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Fri, Dec. 06

Clean up your bookmarks with free application

Q: I spend quite a bit of time online, and I frequently bookmark sites I enjoy. Over the years, my bookmark file has grown substantially, and I have trouble finding ones I'm looking for. Is there an easy way to clean up my bookmarks?

A: Many of us have been browsing the web for years, and all the while marking our favorites (IE) or Bookmarks (Chrome, Firefox and others). And over time, many of those sites disappear, and many will be bookmarked more than once, because we forgot we did it the first time.

There is a solution to all this. There's a free program available online called AM-DeadLink. It can be found at The download is small at 1.8 MB. Download and save it to your hard drive - somewhere you can find it. When you double-click to open it, say yes to the install question, and yes to any "Should I run this software" questions you see. Click "next," click on "I agree (etc.)" and "next" again. I just install it as a normal Windows application, but you can install it on a memory stick, if you like, for portability. You make all the normal choices - where to install it (what folder), do you want a desktop icon, etc. There are no "free extras" offered to gum up the works.

In order to run it, you must close your browser (Internet Explorer, Firefox, Chrome, Opera, etc.). When AM-DeadLink starts, it presents you with a list of all your bookmarks/favorites. Then you can do two things. First, click the Green Checkmark at the top, and it will check all your bookmarks to see if they are still "live." After that's done, click the red Up Arrow and it will bring all the dead links to the top. You can then delete them as you wish.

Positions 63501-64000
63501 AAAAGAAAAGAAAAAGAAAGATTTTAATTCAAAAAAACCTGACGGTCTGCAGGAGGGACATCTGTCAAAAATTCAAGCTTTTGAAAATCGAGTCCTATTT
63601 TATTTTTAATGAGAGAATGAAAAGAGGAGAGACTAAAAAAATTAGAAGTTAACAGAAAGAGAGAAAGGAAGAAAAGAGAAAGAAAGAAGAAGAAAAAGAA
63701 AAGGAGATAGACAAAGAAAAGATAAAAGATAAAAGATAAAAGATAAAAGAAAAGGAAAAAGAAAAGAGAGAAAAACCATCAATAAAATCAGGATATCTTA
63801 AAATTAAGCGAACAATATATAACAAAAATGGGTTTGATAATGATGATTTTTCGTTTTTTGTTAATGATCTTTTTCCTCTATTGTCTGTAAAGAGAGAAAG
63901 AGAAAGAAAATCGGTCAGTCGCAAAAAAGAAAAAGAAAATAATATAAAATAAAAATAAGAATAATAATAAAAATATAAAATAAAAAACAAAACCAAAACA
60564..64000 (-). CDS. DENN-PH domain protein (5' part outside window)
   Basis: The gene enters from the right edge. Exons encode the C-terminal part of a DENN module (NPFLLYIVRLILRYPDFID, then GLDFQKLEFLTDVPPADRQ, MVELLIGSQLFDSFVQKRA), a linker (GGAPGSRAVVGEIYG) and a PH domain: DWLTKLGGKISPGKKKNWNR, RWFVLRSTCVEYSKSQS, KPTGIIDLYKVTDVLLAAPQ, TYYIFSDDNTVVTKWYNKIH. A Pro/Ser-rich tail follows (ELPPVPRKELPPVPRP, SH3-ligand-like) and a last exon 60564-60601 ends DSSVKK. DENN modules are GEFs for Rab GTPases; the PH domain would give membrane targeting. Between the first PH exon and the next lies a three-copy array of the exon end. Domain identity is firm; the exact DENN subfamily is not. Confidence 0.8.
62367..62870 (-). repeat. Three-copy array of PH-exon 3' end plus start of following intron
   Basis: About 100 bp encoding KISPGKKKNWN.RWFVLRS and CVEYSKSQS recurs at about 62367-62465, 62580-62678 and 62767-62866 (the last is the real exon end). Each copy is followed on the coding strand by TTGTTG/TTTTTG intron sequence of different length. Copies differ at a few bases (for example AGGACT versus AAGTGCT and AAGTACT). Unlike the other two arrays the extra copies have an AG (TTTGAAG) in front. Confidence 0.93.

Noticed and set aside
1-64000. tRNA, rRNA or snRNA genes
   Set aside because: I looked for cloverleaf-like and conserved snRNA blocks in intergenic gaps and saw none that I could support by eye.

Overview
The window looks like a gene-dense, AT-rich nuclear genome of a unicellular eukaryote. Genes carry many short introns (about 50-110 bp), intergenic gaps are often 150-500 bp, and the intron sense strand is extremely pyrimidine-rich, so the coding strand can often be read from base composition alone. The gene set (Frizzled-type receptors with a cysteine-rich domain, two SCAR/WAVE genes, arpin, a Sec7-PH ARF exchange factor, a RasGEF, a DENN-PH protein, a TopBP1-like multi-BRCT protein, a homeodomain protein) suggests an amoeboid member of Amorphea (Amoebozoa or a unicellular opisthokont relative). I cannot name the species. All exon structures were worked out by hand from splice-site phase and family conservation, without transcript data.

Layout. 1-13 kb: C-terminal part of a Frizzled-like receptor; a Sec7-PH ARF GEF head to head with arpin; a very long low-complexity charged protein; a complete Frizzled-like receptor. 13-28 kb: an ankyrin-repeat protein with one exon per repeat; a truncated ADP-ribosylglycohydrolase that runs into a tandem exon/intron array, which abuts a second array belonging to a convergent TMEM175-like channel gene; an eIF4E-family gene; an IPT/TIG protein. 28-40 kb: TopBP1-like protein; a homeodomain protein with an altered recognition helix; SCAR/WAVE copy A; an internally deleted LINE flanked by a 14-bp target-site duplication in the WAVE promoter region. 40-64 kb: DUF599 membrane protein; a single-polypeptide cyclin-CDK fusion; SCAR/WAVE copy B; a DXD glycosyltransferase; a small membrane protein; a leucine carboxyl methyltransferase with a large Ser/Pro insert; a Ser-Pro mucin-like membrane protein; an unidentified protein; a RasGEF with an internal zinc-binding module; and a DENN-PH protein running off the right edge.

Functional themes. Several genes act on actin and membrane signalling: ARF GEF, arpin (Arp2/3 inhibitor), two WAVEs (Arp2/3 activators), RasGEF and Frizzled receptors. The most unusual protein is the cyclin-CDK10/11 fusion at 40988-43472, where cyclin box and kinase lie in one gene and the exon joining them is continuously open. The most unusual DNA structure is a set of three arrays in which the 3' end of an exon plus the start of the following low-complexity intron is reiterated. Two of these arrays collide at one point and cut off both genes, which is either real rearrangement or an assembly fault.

After you complete that, click on the icon next to the red up arrow, and it will bring up a list of all the duplicates. Highlight and delete the ones you don't want. The result is a much cleaner and easier to use Bookmarks/Favorites file.

Q: I needed to print a form available online as a pdf file. When I tried to open it, a box opened but remained blank. I was using Google Chrome as my browser. I tried Firefox, and the form opened. Should I switch to Firefox?

A: Google Chrome and Firefox are competing to see which browser will become the most used browser in the world. Internet Explorer has been number one for several years, but, in the last three years, that browser has dropped by 30 percentage points to about 40 percent of users. During that time, Firefox has been number two with about 25 percent. Google Chrome has grown rapidly from 0 to a virtual tie with Firefox. (These percentages are based on reports by StatCounter, a company that compiles Internet usage data for a series of clients.)

With this competition, each browser keeps adding new features and refinements. Recently, Chrome added its own software to read pdf files. They also included an updated version of Adobe's pdf reader with their own reader as the default. Depending on the code on the website, a pdf can be misread by both programs. The easiest solution is to disable these readers by typing "about:plugins" into the address bar where you normally indicate what website to visit. Tap "enter." A list of Chrome plug-ins will appear. Under each, it will say "disable" if that plugin is working and "enable" if it is disabled. Go to Chrome PDF Viewer on the list and click on "disable." Next, go down the list to Adobe PDF Viewer and disable that plugin too. Now, the pdf form should open with whatever pdf reader is already on your computer. Future updates should resolve this problem.

The website compares the browsers and gives Chrome its top ratings because of its speed, its security, and the fact that its operation is more intuitive. They view Firefox a close second and Internet Explorer third. I would evaluate Chrome based on the factors mentioned in that review rather than a minor problem that can be resolved.

The Prescott Computer Society (PCS) is a PC-based users group located in Prescott. We hold several entertaining and educational meetings each month to show you how to get the most out of your computer. For further information, visit Email questions for future columns to

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